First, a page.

Beijing cracks down on barbecues as it battles record pollution

A Beijing street vendor. Photo posted to Flickr by aadm.
 
The Chinese capital Beijing keeps beating its own air pollution records. In the last few months, the particulate matter concentration, which is used to calculate the pollution index, has been more than ten times higher than the level considered detrimental to human health by the World Health Organization. This environmental disaster is largely a consequence of Beijing’s enormous industrial activity and its numerous cars.
 
This has been so harmful to Beijing’s reputation that the city authorities have announced they’re trying absolutely everything they can to improve air quality. They have even started cracking down on street vendors that sell meats which they grill, creating thick smoke.
 
A skewered meat stand in Bejing. Photo posted to Flickr by
Leighgion.
 
Most of these small mobile food carts are illegal, according to Dang Xuefeng, a city spokesperson. In May, a series of inspection operations were carried out. Food carts in breach of city ordinances face a fine of up to 5,000 yuan (over 600 euros), which is about twice the average monthly pay in China.
 
But online commenters have been deriding this initiative, claiming that the city would be better off focusing on the big polluters. Here’s one Weibo commenter’s take:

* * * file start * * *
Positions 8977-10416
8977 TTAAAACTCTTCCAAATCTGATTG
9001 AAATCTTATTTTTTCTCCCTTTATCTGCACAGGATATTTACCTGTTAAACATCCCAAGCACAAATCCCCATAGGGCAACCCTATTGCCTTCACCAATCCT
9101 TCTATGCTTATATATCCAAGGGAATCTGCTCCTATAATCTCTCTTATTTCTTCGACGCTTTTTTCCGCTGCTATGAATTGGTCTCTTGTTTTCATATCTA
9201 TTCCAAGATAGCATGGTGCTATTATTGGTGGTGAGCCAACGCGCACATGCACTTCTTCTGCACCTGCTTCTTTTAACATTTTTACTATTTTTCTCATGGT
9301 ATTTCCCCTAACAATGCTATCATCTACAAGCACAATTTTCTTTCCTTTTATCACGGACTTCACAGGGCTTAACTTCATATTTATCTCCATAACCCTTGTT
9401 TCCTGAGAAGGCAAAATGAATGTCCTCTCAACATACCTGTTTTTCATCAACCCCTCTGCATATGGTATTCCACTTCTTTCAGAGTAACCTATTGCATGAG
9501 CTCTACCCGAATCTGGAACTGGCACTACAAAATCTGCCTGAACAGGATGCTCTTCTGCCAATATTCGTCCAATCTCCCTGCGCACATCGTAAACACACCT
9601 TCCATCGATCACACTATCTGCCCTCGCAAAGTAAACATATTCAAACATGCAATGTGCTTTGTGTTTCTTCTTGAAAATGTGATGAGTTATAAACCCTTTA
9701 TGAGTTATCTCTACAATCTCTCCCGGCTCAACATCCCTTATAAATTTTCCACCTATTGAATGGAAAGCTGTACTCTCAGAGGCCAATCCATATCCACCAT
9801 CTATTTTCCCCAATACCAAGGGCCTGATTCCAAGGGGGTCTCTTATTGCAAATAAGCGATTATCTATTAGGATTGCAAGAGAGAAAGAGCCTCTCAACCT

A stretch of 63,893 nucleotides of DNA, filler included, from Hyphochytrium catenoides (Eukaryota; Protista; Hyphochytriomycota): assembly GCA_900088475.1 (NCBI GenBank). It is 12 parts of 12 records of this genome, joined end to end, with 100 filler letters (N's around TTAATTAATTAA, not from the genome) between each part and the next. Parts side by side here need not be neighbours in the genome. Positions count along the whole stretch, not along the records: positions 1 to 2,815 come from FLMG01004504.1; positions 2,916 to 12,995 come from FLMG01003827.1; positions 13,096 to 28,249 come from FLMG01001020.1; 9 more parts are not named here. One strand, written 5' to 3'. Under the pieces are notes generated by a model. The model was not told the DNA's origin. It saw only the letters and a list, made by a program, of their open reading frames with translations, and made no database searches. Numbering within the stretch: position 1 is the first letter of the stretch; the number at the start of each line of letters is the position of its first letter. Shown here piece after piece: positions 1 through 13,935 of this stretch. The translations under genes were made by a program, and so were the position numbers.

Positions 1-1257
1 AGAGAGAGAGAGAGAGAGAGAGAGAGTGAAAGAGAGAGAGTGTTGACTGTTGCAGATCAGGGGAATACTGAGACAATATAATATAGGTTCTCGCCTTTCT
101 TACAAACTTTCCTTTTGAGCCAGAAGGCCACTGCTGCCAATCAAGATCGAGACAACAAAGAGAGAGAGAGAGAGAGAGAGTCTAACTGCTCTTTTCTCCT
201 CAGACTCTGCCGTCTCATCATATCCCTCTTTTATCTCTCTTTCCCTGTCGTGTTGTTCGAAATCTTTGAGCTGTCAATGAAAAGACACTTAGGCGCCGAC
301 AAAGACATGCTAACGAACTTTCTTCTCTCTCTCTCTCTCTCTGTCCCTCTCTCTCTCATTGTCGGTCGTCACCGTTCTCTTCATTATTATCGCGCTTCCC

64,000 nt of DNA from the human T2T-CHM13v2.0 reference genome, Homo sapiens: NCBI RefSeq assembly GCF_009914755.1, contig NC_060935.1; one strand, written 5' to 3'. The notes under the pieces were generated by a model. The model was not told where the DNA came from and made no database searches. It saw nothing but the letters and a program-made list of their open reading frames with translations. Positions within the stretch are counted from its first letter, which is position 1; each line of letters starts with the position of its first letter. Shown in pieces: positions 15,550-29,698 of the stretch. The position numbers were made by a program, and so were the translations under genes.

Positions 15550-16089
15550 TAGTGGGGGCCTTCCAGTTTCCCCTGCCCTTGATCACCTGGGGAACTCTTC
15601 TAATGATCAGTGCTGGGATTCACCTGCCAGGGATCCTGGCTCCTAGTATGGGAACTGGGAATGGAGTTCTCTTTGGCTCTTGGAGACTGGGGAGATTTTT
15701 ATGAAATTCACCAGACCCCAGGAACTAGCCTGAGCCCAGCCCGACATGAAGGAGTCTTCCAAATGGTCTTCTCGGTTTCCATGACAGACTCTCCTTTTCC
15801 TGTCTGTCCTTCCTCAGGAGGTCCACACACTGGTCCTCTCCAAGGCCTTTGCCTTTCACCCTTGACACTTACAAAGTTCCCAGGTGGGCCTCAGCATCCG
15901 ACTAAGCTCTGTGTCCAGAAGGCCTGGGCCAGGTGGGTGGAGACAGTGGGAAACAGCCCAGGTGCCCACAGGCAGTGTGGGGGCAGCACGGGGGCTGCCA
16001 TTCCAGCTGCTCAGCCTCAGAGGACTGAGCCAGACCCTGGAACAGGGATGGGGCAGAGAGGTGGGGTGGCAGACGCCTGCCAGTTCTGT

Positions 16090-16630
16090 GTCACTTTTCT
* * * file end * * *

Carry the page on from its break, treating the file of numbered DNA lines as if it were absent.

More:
So the city of Beijing’s latest measure against pollution targets barbeque carts? They would do better to investigating the exact origins of the food items being sold on these carts [Editor’s Note: scandals regarding contaminated meat have been in the news lately]. For that matter, stop harassing those who are trying to make a living by working from dawn to dusk. Why not just regulate industries and car pollution? This is getting ridiculous!
 
This past winter, Beijing authorities promised they would spend 12 billion euros over the course of three years to improve air quality. For the worst of the pollution peaks, they approved the temporary closure of factories. This was all viewed with some scepticism, as many believed that big companies would not go along with the measures.
 
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